Stratigraphic Controls on the Structural Evolution of the Sierra Madre Oriental Fold-thrust Belt, Eastern Mexico
Wolfe, Zachary 1978-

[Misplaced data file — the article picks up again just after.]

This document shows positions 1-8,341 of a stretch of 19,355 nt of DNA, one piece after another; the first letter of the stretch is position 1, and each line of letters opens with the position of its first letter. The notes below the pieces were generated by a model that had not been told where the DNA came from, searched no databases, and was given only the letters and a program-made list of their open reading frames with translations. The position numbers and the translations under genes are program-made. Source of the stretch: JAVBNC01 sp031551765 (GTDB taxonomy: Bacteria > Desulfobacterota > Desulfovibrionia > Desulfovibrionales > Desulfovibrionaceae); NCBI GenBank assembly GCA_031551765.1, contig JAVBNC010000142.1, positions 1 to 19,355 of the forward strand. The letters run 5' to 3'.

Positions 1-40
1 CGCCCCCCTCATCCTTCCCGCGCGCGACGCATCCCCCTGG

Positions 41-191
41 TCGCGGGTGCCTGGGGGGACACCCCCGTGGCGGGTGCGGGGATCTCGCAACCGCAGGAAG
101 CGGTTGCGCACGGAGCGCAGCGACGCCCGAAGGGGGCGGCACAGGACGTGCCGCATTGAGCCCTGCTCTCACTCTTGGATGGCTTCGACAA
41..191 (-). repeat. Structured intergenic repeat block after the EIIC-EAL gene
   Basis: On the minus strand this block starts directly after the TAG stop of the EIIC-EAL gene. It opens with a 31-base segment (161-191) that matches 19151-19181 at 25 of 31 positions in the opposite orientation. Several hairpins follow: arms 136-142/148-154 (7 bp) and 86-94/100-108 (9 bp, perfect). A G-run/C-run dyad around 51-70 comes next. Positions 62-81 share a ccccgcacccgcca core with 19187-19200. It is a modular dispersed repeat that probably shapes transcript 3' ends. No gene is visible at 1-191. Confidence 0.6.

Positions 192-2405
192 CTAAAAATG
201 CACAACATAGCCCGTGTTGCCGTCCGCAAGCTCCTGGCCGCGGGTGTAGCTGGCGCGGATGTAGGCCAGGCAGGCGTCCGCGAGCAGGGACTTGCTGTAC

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Late Cretaceous–Paleogene Laramide shortening within the Sierra Madre Oriental fold-thrust belt (SMO) along the western margin of the Gulf of Mexico is the product of shallow subduction of the Farallon plate beneath the western margin of Mexico. Changes in detachment strengths during this thin-skinned shortening episode created alternating salient and recesses along the 1500-km strike of the SMO that include the ~200-km-long Potosi recess located southwest of the city of Ciudad Victoria. I propose that the observed orogenic curvature of the SMO is controlled by evaporite remobilization by the Laramide thrust detachment evaporates. Salients of the SMO are underlain by evaporates while areas like the Potosi recess lack underlying evaporites. In addition to these stratigraphic controls of the SMO, the linear frontal thrusts of SMO were influenced by inversion of a linear, pre-existing rift of Jurassic age and by thrusting of weak Upper Cretaceous shales. In this study I used previously published geologic maps, well data, and new interpretations of satellite and magnetic data to provide insights into the formation of the Potosi recess. Results of this study include the following: 1) Frontal thrusts along the leading edge of SMO dominantly occur along weak Upper Cretaceous shales and are located above a partially inverted and linear Jurassic rift system related to the opening of the Gulf of Mexico; 2) Salients north and south of the Potosi recess are controlled by the presence of two salt bodies known from well data compiled in this thesis; 3) Topographic variation and previous thermochronologic studies along the leading edge of the SMO suggest that a late stage (30-40 Ma), thick-skinned Laramide event inverted the Jurassic rift system at differing amounts along its strike.